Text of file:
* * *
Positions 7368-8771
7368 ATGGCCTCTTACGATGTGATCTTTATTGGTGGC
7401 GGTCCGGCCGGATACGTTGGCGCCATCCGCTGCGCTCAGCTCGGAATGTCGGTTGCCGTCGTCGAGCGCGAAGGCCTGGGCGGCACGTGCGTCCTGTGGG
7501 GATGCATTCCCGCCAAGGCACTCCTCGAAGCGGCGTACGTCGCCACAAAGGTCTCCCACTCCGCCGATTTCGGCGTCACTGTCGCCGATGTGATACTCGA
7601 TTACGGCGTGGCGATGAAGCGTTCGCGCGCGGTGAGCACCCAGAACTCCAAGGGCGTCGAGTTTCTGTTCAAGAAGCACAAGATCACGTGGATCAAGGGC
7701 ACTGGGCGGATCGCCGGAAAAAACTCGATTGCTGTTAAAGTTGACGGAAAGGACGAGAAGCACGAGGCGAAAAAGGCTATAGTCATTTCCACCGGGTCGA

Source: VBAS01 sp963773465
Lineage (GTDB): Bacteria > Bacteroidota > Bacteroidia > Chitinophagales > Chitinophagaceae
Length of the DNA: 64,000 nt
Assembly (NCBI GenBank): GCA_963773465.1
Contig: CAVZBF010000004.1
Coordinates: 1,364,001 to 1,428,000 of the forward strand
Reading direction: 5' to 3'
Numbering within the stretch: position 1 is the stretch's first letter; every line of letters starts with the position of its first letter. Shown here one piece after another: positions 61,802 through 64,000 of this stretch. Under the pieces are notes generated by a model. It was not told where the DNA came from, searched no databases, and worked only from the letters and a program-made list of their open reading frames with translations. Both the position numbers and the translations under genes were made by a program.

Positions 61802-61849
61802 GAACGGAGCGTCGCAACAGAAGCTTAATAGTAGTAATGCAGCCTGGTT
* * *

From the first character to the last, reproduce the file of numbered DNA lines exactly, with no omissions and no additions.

Positions 7368-8771
7368 ATGGCCTCTTACGATGTGATCTTTATTGGTGGC
7401 GGTCCGGCCGGATACGTTGGCGCCATCCGCTGCGCTCAGCTCGGAATGTCGGTTGCCGTCGTCGAGCGCGAAGGCCTGGGCGGCACGTGCGTCCTGTGGG
7501 GATGCATTCCCGCCAAGGCACTCCTCGAAGCGGCGTACGTCGCCACAAAGGTCTCCCACTCCGCCGATTTCGGCGTCACTGTCGCCGATGTGATACTCGA
7601 TTACGGCGTGGCGATGAAGCGTTCGCGCGCGGTGAGCACCCAGAACTCCAAGGGCGTCGAGTTTCTGTTCAAGAAGCACAAGATCACGTGGATCAAGGGC
7701 ACTGGGCGGATCGCCGGAAAAAACTCGATTGCTGTTAAAGTTGACGGAAAGGACGAGAAGCACGAGGCGAAAAAGGCTATAGTCATTTCCACCGGGTCGA

Source: VBAS01 sp963773465
Lineage (GTDB): Bacteria > Bacteroidota > Bacteroidia > Chitinophagales > Chitinophagaceae
Length of the DNA: 64,000 nt
Assembly (NCBI GenBank): GCA_963773465.1
Contig: CAVZBF010000004.1
Coordinates: 1,364,001 to 1,428,000 of the forward strand
Reading direction: 5' to 3'
Numbering within the stretch: position 1 is the stretch's first letter; every line of letters starts with the position of its first letter. Shown here one piece after another: positions 61,802 through 64,000 of this stretch. Under the pieces are notes generated by a model. It was not told where the DNA came from, searched no databases, and worked only from the letters and a program-made list of their open reading frames with translations. Both the position numbers and the translations under genes were made by a program.

Positions 61802-61849
61802 GAACGGAGCGTCGCAACAGAAGCTTAATAGTAGTAATGCAGCCTGGTT